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Eight-year-old girl diagnosed with lung cancer following prolonged exposure to smog

Photo courtesy: Peter/Wikimedia Commons

Photo courtesy: Peter/Wikimedia Commons

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    Wednesday, November 6, 2013, 6:07 PM -

    Weeks after the World Health Organization officially declared air pollution to be a carcinogen, an eight-year-old girl has been diagnosed with lung cancer resulting from prolonged exposure to smog.

    The child has become China's youngest lung cancer patient.

    According to local media, the girl lived near a busy road in eastern China and was continually exposed to toxic dust particles.

    Experts say that several factors make young children more sensitive to air pollution. 

    "Young children are included in the sensitive groups because on a per-body-weight basis they tend to inhale relatively more air than adults, and they spend more time being physically active outdoors," Christina Daly with Health Canada told The Weather Network back in March.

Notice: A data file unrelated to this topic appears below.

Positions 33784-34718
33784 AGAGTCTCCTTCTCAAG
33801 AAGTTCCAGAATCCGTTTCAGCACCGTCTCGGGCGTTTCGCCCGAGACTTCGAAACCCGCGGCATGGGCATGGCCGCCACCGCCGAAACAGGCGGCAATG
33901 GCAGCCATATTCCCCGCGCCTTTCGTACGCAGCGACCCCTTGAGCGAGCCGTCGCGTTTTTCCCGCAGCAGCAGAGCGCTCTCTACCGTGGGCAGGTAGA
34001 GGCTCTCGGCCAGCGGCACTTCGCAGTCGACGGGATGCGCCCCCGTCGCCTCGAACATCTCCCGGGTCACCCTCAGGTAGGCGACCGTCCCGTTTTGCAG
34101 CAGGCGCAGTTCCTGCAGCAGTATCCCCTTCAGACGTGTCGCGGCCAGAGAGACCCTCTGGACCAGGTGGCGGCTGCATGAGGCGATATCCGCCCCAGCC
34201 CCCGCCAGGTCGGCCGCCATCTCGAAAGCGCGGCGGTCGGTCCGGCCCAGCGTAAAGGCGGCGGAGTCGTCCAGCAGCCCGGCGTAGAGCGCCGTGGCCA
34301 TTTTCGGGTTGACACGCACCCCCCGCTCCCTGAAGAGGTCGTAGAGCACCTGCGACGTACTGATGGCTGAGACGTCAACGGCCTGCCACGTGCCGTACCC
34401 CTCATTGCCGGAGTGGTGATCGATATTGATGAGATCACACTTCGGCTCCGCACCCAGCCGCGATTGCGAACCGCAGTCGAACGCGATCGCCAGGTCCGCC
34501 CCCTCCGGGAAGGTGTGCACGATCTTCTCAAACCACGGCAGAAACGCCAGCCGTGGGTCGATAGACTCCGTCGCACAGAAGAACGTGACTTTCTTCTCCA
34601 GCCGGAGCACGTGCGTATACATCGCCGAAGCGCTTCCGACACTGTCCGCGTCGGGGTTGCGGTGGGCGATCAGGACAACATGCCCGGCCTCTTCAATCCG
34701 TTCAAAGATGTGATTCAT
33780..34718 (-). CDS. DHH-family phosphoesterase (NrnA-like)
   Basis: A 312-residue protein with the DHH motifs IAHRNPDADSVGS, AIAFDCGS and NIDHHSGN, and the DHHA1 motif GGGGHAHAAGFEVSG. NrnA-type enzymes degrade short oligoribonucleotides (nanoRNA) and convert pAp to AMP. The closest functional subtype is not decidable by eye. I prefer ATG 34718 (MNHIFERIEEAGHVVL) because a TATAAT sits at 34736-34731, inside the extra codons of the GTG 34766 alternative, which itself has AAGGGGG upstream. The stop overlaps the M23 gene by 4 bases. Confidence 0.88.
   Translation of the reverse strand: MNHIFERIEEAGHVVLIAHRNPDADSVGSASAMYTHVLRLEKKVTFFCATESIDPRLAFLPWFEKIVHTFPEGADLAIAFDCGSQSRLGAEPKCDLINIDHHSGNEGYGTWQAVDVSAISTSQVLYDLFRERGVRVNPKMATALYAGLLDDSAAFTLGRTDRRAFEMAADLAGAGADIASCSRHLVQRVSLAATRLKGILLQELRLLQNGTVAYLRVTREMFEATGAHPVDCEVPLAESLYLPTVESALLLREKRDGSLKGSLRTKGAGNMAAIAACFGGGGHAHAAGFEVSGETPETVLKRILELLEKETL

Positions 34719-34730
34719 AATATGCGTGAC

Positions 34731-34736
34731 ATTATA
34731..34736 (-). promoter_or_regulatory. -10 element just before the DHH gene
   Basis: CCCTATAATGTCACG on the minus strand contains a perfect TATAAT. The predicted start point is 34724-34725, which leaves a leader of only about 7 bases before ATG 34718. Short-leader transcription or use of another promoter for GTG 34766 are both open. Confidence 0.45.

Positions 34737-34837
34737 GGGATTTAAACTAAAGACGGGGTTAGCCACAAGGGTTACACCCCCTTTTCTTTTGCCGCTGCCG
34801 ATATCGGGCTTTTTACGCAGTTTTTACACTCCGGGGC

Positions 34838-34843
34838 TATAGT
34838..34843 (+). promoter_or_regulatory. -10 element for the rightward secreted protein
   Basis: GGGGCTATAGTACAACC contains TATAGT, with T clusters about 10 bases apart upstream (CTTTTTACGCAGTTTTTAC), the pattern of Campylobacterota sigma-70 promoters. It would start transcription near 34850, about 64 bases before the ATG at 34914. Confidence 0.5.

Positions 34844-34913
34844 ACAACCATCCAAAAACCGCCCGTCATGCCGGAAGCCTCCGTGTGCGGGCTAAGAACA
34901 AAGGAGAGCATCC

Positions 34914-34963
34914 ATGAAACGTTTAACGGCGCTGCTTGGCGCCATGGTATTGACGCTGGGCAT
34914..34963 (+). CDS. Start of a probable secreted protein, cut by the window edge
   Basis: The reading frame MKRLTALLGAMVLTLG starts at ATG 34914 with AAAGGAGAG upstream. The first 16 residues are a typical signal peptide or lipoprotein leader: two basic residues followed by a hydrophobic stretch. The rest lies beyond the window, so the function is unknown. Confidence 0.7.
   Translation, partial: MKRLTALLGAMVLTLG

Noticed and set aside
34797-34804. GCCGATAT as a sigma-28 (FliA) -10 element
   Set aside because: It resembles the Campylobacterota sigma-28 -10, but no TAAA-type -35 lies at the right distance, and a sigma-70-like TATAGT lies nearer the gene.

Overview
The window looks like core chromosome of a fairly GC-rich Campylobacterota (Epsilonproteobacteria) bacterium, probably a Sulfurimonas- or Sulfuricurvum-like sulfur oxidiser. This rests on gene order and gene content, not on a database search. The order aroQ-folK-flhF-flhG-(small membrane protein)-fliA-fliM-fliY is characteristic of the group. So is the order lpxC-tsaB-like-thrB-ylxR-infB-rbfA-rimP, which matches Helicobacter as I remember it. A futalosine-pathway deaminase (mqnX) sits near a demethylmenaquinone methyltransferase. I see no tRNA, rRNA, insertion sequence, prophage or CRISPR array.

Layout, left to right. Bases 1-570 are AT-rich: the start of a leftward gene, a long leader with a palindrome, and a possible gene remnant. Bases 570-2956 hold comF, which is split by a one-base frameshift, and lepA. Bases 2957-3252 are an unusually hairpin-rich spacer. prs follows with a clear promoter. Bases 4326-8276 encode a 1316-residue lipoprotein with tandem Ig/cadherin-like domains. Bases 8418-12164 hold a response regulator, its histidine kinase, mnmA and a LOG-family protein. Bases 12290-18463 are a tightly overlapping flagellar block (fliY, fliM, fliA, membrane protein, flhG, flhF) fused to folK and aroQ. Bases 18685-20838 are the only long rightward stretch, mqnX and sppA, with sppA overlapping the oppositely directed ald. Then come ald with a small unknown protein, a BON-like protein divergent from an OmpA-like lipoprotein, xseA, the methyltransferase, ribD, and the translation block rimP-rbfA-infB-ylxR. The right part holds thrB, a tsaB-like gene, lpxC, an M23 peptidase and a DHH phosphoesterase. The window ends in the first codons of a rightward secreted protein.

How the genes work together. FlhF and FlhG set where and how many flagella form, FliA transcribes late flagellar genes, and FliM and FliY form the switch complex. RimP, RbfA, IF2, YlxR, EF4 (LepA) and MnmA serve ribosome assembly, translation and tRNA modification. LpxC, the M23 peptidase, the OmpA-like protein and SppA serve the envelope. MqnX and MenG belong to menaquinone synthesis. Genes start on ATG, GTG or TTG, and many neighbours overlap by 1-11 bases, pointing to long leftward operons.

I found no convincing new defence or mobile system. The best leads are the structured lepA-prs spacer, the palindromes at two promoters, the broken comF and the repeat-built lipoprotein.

"Their young defense systems make them more susceptible to air pollution."

    Researchers say the more people are exposed to damaging air particulates, particularly PM2.5, the higher their risk of developing lung and bladder cancers. Experts estimate that air pollution led to more than 220,000 lung cancer deaths globally in 2010 alone.

    Air pollution has been a persistent problem in China for years, largely due to rapid urbanization and a massive industrial sector.

    The city's air quality index regularly exceeds 500 micrograms. On January 12, 2013, the particulate level skyrocketed to 755 micrograms -- setting a new record.

    The World Health Organization recommends a maximum daily level of 20 micrograms.

    According to the US Environmental Protection Agency, levels higher than 300 micrograms per cubic meter are considered "hazardous."

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